Rent freeze heats up

Even the idea of a rent freeze will scare landlords out of the market, according to Real Estate Institute of Australia president Hayden Groves.

The Greens have been pushing for a rent freeze to ease cost of living pressures on tenants, however the idea has received criticism.

“Not only the ones who are in the market might decide to sell, but also the other ones who are thinking about buying something in the rental market decide not to,” he said.

“That puts downward pressure on supply and rent automatically goes up the other way.”

Rent freezes are limits set by governments on how much landlords can charge for, or increase, rents and in the Australian context they could only be applied by state governments.

Mr Groves said landlords are also dealing with cost-of-living pressures, such as rising mortgages and land tax. He said while rents have gone up, mortgages have increased at a much higher rate.

He also said landlords are generally an “unsophisticated investor group” as they are mostly “mum and dad investors” who don’t own multiple investment properties.

He explained: “70 per cent of all rental houses in Australia are privately owned, and are owned by people with only one other property than the one they live in.”

Mr Groves believes if a rent freeze was implemented, it would no longer be viable for these families to invest in the rental market, which would create a shortage of properties.

He said this is already being experienced today due to the rent freeze imposed during the peak COVID-19 years. In January 2019 there were over 12,000 rental properties available on across the Perth metropolitan area, but there are now less then 2000.

He said supply was the number one issue, and anything that deterred investors was a problem.

Associate Professor Amity James, the discipline lead in property at Curtin University, also said a rent freeze could have unintended consequences.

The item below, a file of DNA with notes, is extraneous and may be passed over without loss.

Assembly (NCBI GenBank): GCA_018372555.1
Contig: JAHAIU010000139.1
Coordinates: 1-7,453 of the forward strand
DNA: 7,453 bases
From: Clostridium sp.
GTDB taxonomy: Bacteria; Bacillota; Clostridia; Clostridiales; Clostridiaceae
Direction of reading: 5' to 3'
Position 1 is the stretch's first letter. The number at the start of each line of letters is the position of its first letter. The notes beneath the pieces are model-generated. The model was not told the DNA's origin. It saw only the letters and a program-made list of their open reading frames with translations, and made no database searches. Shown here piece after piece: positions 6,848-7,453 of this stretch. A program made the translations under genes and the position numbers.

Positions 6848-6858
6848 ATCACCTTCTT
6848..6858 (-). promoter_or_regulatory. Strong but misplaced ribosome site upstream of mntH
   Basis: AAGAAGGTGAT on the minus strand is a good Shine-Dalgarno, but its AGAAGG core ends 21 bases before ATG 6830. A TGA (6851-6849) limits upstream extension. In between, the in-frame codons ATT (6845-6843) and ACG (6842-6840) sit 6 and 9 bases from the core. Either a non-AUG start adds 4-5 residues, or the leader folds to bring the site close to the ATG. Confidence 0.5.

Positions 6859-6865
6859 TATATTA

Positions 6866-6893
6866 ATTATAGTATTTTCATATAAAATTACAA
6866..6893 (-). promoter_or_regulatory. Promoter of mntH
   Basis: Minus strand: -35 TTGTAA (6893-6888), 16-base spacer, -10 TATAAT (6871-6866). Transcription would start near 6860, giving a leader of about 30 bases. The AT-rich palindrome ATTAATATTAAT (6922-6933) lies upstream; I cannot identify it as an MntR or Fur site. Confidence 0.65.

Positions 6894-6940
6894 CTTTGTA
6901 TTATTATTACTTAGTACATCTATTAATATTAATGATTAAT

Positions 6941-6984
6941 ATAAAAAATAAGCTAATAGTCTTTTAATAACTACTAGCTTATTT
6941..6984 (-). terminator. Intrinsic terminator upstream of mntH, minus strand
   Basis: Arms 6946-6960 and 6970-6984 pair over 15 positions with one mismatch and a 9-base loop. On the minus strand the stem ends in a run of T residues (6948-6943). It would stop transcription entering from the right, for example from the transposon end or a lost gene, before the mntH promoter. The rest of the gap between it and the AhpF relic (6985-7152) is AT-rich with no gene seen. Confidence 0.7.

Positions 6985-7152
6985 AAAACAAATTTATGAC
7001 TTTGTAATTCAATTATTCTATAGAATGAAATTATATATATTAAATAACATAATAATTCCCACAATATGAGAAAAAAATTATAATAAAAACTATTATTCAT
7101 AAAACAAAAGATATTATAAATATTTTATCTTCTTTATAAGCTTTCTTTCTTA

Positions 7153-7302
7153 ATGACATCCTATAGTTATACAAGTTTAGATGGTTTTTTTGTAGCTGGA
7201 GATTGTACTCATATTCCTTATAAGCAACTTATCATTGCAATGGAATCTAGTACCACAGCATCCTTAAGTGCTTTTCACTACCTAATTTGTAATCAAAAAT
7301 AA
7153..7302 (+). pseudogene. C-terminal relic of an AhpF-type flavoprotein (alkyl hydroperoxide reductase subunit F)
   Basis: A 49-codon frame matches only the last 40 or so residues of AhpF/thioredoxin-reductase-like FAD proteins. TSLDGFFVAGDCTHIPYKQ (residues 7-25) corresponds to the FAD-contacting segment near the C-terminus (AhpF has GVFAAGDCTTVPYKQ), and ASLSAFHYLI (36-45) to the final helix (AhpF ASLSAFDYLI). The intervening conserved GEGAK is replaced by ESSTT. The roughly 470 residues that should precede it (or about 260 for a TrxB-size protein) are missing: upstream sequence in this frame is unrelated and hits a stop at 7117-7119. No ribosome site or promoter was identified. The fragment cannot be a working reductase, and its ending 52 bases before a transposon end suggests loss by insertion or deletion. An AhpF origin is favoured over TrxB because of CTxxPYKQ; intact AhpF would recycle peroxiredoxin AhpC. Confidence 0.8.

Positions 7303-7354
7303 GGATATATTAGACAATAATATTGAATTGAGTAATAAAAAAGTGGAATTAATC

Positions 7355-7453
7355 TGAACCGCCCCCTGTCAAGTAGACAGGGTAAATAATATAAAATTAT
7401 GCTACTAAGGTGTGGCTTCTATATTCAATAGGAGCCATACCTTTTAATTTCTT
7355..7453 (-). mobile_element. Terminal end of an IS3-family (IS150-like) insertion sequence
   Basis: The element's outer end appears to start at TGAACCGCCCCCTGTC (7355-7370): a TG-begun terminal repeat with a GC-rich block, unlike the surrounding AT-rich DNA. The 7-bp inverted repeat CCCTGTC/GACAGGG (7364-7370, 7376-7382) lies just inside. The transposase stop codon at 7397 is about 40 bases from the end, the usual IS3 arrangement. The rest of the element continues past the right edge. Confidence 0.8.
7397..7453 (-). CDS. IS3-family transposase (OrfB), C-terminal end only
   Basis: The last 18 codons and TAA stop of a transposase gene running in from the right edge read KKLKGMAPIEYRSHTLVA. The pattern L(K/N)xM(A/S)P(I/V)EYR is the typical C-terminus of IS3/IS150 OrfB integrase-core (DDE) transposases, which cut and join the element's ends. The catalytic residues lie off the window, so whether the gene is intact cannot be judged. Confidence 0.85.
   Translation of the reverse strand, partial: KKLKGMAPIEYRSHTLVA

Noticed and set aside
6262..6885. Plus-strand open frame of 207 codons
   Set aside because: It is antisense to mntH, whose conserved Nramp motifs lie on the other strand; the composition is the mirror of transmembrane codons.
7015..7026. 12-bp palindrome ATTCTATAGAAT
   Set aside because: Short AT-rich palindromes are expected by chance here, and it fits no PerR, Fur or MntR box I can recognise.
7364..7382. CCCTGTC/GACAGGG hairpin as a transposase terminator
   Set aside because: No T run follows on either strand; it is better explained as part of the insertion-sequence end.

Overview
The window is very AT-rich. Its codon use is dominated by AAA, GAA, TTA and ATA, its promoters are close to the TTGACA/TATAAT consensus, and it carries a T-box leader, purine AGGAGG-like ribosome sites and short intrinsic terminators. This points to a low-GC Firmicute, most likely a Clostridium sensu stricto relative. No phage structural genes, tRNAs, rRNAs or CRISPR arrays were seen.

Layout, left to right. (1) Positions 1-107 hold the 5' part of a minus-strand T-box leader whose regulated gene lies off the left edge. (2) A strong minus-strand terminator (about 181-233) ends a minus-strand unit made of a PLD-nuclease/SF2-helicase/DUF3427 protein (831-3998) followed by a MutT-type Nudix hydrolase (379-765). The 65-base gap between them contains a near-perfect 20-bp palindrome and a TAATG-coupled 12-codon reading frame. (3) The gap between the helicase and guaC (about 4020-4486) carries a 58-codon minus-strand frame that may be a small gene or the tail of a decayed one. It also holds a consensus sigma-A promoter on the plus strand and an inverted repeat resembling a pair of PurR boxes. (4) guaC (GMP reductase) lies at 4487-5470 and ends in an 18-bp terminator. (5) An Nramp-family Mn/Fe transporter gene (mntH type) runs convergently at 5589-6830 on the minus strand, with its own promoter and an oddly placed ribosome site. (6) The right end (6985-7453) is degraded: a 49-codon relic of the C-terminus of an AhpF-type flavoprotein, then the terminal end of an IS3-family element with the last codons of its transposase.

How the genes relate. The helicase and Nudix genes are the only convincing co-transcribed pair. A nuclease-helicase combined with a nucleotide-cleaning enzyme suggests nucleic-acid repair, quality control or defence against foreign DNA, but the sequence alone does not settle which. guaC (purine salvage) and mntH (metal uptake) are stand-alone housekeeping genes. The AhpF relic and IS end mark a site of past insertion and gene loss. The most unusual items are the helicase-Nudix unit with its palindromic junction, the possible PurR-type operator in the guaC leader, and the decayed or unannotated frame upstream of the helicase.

She said it could create problems for tenants, who were “often the most vulnerable people in the community.”

Adding, it could lead to low quality housing in the long term as landlords won’t be able to afford to maintain or improve their properties. She also said it could increase the risk of rent bidding, despite it being banned in WA.

Dr James called for system-wide reform in the private rental sector, which she claimed would have flow-on effects to tenants struggling with the cost of living.

She said there needed to be incentives for landlords to provide longer leases, as the cost of moving between rental homes was very expensive for tenants.

She also said landlords needed to be incentivised into making utilities, such as heating and cooling, more efficient.

Both Mr Groves and Dr James identified the need for more social housing, which would provide more secure long-term homes for tenants.

Mr Groves said: “Only 3 per cent of the entire housing cohort is provided by the government, which is about half of what it was proportionally during the second World War.”

The Albanese Government’s $10 billion Housing Australia Future Fund passed parliament this week, which has guaranteed 30,000 new social houses will be built over then next five years.

Despite the Greens pushing for rents to be capped and frozen for two years, the state governments, who would be responsible for imposing a rent freeze mandate, remain unconvinced by the idea.